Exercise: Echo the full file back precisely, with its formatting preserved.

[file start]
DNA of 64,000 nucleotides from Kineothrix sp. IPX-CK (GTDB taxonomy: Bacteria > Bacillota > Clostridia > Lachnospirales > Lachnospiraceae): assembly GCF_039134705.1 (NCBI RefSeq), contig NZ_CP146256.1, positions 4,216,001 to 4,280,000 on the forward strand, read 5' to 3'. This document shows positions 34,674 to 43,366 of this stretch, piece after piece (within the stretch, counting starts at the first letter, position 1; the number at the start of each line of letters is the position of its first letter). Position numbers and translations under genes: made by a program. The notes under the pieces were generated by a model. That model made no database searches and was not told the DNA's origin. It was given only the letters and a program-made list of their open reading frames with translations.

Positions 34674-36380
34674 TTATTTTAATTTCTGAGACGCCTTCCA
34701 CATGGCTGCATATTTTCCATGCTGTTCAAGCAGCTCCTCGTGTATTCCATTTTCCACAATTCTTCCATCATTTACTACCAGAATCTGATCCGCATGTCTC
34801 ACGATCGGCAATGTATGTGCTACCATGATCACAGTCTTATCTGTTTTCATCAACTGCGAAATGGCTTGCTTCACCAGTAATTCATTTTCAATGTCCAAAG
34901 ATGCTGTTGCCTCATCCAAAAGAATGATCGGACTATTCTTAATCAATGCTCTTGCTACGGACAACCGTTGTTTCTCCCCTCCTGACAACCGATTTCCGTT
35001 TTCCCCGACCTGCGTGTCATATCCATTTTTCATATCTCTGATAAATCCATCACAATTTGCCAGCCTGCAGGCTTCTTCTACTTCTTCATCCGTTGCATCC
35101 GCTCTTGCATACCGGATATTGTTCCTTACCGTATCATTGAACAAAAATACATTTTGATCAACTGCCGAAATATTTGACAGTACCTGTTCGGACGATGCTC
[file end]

DNA of 64,000 nucleotides from Kineothrix sp. IPX-CK (GTDB taxonomy: Bacteria > Bacillota > Clostridia > Lachnospirales > Lachnospiraceae): assembly GCF_039134705.1 (NCBI RefSeq), contig NZ_CP146256.1, positions 4,216,001 to 4,280,000 on the forward strand, read 5' to 3'. This document shows positions 34,674 to 43,366 of this stretch, piece after piece (within the stretch, counting starts at the first letter, position 1; the number at the start of each line of letters is the position of its first letter). Position numbers and translations under genes: made by a program. The notes under the pieces were generated by a model. That model made no database searches and was not told the DNA's origin. It was given only the letters and a program-made list of their open reading frames with translations.

Positions 34674-36380
34674 TTATTTTAATTTCTGAGACGCCTTCCA
34701 CATGGCTGCATATTTTCCATGCTGTTCAAGCAGCTCCTCGTGTATTCCATTTTCCACAATTCTTCCATCATTTACTACCAGAATCTGATCCGCATGTCTC
34801 ACGATCGGCAATGTATGTGCTACCATGATCACAGTCTTATCTGTTTTCATCAACTGCGAAATGGCTTGCTTCACCAGTAATTCATTTTCAATGTCCAAAG
34901 ATGCTGTTGCCTCATCCAAAAGAATGATCGGACTATTCTTAATCAATGCTCTTGCTACGGACAACCGTTGTTTCTCCCCTCCTGACAACCGATTTCCGTT
35001 TTCCCCGACCTGCGTGTCATATCCATTTTTCATATCTCTGATAAATCCATCACAATTTGCCAGCCTGCAGGCTTCTTCTACTTCTTCATCCGTTGCATCC
35101 GCTCTTGCATACCGGATATTGTTCCTTACCGTATCATTGAACAAAAATACATTTTGATCAACTGCCGAAATATTTGACAGTACCTGTTCGGACGATGCTC